360 degree feedback is a useful method to implement in training and workshops. All training aimed to strengthen behavioural competencies, may benefit from 360 degree feedback. You know better as participant and trainer, what you need to work on, what your strong and weak and competencies are. Certainly with longer processes such as management development it may be appropriate to have a pre- and post-measurement. Short training courses help you to determine who is going to do which exercises. In a compact sales training you can effectively convey the improvements. It is also useful for employability workshops or workshops focusing on a personal development plan (PDP).
Zero- and impact measurement in training
360 degree feedback is a great way to make participants aware of their strengths and competencies. For the first session, participants can already be invited to collect feedback. As a trainer or customer you define the competencies of interest and select the behavioural indicators which the training focuses on. Some contacts use this method to adapt their own model for leadership training and orientation, such as Rijnconsult. The training then starts with processing the feedback. As such it is possible to put individual emphasis on the training.
Impact measurements are also useful, even if they must be taken some time after the training was held. Indeed, it takes some time before the environment behaviour change takes place. What we often see in impact measurements is that the self-score decreases, because one becomes aware of their own learning points through the training. The environment is often improved after some time. You have to deal with impact assessments strategically.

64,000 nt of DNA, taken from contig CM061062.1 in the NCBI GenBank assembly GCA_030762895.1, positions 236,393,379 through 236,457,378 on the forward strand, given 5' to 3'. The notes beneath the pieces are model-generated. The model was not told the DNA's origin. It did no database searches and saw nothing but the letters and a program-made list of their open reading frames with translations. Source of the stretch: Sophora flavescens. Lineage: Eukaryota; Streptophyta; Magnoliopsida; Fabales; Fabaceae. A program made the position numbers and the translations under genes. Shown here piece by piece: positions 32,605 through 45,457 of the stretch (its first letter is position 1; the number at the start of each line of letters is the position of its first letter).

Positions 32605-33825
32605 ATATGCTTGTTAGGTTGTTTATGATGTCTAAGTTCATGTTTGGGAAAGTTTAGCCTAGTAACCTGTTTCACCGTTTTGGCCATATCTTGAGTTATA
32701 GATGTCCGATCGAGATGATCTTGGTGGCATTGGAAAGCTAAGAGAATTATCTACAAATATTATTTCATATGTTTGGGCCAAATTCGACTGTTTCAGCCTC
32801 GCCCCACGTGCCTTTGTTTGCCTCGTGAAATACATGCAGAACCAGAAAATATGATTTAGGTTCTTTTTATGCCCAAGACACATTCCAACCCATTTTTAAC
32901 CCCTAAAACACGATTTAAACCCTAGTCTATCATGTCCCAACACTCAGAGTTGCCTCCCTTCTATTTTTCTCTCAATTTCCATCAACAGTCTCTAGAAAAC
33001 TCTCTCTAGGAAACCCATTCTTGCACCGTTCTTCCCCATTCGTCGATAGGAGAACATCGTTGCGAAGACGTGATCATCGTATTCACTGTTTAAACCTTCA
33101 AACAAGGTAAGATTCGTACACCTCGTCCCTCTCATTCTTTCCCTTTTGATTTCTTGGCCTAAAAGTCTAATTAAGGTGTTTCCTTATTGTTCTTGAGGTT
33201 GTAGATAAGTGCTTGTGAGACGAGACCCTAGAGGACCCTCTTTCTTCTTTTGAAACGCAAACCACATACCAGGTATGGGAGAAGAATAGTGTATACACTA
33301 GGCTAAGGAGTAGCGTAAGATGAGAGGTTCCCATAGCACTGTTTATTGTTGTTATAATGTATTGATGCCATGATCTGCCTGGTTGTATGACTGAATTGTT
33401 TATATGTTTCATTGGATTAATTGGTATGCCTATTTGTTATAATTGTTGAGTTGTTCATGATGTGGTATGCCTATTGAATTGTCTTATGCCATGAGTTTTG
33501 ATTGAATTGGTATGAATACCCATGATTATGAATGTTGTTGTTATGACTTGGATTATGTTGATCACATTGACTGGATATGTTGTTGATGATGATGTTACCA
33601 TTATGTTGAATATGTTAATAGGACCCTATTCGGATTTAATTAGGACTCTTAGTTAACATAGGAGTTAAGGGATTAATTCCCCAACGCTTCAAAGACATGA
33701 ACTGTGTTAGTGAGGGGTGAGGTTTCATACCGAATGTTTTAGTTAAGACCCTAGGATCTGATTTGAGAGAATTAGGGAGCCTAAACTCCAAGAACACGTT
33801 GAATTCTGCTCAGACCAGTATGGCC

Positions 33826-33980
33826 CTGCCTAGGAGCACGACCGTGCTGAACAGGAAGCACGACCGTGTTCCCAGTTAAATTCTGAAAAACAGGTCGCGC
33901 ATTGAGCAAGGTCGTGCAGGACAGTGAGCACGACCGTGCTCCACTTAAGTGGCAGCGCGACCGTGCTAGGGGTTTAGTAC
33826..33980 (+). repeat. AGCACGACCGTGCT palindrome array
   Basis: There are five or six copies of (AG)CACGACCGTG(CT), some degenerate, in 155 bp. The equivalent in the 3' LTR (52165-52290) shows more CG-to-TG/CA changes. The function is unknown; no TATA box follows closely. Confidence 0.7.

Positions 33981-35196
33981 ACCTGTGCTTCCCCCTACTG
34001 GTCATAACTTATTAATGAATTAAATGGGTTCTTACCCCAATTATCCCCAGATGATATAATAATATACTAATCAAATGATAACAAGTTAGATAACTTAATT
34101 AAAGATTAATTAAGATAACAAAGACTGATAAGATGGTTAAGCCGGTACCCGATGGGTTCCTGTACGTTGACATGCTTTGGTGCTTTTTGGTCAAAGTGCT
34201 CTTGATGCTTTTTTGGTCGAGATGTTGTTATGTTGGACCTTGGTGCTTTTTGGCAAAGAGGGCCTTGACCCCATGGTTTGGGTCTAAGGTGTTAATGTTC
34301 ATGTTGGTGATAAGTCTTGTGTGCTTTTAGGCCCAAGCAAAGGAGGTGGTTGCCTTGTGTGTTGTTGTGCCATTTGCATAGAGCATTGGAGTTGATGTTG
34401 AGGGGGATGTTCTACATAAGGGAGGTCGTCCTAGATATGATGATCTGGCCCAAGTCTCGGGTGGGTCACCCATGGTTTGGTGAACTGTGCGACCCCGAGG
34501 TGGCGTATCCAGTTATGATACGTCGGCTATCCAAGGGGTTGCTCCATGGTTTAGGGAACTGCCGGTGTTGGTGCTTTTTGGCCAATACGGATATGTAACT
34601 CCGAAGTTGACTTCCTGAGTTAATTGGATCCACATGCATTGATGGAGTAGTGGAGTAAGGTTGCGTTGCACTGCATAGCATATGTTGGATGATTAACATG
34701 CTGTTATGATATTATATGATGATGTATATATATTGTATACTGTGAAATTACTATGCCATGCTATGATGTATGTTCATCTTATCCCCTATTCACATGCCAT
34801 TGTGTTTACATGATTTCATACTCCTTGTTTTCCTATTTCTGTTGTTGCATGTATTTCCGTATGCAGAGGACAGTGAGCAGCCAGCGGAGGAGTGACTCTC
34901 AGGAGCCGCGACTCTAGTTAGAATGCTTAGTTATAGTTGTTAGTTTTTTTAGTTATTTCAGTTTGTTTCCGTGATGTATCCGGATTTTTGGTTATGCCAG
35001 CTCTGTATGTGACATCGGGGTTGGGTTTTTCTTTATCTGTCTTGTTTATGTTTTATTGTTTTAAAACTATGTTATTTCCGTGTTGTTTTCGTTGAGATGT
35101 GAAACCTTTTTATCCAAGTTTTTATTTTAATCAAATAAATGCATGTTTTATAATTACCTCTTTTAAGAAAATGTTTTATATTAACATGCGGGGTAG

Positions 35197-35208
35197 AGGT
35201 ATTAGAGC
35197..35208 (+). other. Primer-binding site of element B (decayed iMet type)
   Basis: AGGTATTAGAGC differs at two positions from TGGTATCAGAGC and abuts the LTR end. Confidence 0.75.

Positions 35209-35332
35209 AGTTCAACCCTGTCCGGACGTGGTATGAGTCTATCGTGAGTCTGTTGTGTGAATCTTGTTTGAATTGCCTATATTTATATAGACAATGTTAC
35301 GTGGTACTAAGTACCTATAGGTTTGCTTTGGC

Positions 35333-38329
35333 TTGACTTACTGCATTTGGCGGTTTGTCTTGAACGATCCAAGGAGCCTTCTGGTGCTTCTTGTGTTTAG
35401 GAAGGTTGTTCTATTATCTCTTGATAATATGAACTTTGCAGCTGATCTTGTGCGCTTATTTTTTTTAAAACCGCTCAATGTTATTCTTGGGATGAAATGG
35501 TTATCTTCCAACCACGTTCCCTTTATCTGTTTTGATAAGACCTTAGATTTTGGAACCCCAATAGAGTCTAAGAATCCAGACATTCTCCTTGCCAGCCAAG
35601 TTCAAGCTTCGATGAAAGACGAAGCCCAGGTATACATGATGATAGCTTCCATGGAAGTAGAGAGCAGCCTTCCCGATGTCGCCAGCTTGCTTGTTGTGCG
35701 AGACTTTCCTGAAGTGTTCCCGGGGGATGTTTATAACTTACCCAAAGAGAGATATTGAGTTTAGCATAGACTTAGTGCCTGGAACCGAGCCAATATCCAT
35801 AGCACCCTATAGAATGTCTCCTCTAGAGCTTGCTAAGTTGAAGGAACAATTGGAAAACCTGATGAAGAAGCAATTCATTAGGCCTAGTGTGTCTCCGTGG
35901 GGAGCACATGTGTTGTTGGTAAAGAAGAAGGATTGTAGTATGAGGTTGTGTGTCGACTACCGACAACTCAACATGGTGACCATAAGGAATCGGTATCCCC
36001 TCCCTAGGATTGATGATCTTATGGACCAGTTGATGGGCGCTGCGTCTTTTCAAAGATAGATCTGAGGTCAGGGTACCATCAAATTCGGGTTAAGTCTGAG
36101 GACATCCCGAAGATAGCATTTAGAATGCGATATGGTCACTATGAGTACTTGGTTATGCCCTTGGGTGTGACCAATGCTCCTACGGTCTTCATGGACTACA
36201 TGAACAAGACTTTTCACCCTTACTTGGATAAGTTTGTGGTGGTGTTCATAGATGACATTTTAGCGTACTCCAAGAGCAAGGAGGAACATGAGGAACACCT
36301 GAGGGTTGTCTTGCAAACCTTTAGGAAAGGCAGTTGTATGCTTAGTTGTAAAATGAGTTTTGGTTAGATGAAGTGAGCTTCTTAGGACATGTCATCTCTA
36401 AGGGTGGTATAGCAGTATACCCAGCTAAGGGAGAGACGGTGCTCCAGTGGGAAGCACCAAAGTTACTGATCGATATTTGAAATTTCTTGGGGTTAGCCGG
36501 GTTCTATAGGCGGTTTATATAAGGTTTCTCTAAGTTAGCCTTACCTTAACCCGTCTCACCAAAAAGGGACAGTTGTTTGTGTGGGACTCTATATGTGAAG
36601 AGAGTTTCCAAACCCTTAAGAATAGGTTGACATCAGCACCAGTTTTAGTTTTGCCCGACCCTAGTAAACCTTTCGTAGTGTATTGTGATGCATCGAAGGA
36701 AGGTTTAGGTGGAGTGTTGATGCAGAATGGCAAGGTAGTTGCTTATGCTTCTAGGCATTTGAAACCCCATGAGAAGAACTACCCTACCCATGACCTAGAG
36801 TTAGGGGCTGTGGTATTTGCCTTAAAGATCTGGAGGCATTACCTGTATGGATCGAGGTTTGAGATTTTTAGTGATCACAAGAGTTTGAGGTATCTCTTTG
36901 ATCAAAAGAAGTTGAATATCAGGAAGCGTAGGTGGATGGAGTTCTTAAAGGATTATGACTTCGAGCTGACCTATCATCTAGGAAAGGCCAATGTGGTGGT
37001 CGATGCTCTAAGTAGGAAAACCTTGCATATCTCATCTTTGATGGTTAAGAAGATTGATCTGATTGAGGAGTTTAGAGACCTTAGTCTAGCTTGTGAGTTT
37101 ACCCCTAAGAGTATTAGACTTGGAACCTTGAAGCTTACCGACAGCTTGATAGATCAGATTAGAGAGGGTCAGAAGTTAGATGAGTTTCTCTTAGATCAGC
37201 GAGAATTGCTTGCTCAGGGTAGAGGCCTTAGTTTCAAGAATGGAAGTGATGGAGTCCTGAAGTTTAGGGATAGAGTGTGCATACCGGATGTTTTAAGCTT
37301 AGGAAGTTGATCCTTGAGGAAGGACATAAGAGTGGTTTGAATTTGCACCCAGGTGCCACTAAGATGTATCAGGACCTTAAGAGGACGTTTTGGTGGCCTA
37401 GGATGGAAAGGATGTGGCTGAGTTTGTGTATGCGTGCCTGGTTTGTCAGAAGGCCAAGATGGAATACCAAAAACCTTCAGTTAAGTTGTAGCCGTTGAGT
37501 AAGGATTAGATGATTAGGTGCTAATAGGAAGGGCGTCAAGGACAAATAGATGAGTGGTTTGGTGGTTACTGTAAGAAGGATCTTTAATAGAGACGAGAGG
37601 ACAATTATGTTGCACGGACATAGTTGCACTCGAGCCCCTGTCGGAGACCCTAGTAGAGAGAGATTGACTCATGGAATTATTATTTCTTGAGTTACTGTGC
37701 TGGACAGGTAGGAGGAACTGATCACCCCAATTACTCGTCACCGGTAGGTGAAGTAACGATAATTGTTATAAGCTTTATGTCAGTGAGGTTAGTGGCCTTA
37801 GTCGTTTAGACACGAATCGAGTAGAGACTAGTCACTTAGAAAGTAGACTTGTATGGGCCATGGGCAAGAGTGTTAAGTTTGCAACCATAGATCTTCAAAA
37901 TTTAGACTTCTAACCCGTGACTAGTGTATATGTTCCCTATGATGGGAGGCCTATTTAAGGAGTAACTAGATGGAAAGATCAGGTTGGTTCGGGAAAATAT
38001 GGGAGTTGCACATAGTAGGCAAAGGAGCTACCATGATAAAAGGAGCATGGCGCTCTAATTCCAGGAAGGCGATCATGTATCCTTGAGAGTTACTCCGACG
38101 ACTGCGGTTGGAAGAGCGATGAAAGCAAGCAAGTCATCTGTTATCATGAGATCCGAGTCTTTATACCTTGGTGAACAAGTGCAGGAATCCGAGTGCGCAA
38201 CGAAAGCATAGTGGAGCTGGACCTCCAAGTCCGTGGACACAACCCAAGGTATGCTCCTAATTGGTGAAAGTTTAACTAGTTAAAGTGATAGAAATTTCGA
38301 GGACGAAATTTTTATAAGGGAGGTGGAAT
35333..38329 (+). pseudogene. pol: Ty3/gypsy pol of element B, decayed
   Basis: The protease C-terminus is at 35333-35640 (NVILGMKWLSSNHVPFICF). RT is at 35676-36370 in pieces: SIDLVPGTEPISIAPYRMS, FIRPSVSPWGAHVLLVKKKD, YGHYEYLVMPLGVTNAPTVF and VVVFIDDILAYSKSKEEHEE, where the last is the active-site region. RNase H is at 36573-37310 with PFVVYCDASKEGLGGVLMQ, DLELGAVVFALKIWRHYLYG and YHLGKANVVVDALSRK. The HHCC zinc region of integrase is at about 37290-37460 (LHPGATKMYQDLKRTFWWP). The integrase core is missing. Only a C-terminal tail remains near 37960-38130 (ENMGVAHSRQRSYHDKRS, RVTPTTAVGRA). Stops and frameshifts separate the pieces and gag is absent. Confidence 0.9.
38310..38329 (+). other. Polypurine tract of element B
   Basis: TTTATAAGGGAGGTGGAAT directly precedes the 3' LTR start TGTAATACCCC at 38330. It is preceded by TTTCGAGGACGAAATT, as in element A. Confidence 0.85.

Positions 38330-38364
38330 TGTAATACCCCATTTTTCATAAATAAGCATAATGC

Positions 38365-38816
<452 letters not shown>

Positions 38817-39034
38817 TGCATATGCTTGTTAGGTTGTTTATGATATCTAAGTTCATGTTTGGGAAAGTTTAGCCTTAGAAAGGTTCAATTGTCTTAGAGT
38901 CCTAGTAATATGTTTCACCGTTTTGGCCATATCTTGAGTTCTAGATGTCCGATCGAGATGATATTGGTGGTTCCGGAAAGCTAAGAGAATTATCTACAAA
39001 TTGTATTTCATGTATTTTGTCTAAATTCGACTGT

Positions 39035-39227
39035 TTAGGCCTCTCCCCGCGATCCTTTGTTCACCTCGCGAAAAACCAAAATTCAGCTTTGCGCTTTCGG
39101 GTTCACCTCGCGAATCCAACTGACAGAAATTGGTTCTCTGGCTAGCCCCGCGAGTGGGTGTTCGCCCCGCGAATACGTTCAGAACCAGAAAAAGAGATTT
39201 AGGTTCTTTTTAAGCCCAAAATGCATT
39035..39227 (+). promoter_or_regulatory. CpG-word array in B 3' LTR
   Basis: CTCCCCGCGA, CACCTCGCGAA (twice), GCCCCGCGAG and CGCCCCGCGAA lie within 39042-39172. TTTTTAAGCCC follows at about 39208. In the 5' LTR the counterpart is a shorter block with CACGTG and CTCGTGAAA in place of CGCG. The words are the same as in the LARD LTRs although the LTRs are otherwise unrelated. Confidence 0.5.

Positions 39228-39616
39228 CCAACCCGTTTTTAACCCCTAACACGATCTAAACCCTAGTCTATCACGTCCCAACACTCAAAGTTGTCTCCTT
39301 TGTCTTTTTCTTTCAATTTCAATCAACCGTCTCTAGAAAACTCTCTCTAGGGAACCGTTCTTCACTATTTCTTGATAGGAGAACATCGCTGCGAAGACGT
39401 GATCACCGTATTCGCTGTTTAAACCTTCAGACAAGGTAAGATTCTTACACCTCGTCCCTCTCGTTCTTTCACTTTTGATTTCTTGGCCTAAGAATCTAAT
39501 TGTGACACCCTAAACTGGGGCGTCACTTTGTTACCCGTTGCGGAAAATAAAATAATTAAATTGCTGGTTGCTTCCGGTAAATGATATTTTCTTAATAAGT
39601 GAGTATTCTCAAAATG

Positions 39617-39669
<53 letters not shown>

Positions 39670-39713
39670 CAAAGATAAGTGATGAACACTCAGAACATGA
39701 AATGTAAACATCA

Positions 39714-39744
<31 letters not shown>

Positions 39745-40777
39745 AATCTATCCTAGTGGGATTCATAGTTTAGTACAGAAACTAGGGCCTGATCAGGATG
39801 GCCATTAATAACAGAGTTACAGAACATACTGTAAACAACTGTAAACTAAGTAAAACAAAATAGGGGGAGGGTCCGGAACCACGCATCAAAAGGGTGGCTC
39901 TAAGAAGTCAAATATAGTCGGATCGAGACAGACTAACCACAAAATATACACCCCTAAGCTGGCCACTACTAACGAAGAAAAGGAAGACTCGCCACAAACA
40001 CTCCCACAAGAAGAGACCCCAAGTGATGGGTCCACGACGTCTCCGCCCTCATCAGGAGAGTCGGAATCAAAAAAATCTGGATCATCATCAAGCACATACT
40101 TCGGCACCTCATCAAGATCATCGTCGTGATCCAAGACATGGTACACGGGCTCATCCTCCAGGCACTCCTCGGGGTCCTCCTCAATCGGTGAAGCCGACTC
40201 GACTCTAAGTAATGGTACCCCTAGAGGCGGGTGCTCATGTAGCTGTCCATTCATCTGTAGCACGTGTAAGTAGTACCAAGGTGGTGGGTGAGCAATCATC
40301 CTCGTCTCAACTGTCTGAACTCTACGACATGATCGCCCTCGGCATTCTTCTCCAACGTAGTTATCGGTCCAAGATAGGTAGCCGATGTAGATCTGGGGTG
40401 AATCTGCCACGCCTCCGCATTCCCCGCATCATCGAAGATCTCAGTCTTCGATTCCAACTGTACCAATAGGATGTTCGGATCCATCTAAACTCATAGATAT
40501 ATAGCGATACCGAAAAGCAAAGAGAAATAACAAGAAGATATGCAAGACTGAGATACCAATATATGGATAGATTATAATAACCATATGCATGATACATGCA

Competency focused development
The trend in training is not only to focus on what is going less well but to also expand the strengths. In the training or coaching, it is therefore not advisable to solely work on the inferior competencies but to also expand on the strong ones. During a management training we worked with a good quality manager, for example, to strengthen his weak competency; sensitivity to get this to an acceptable level. But we also worked to further expand his strengths; planning and organising. He went on training courses focused on project management. In addition, he also worked on his sensitivity with observation tasks, conversation exercises and very specifically, with meditation exercises and Aikido. This martial art creates much awareness of one’s own body and the reactions of others. Through working on both his weaknesses as well as his strengths, this manager eventually managed to achieve a top position in his organisation.
360 degree feedback exercises in training programmes
It is always fun to present the results of a group such as with classmates: “This group is characterized by the fact that 40% of the people have ‘Sensitivity’ as their strongest competency. In contrast, only 5% obtained a high score on ‘Vision and Strategy’. It is therefore clear what we are going to work on!” By introducing the competencies in this way, you are immediately given the attention.
Then you can put people together in subgroups to process the individual feedback. Let them select several competencies to work on specifically. It is very motivating for a group to tell each other which competencies and how they want to strengthen these in short presentations. That makes it shared and creates openness.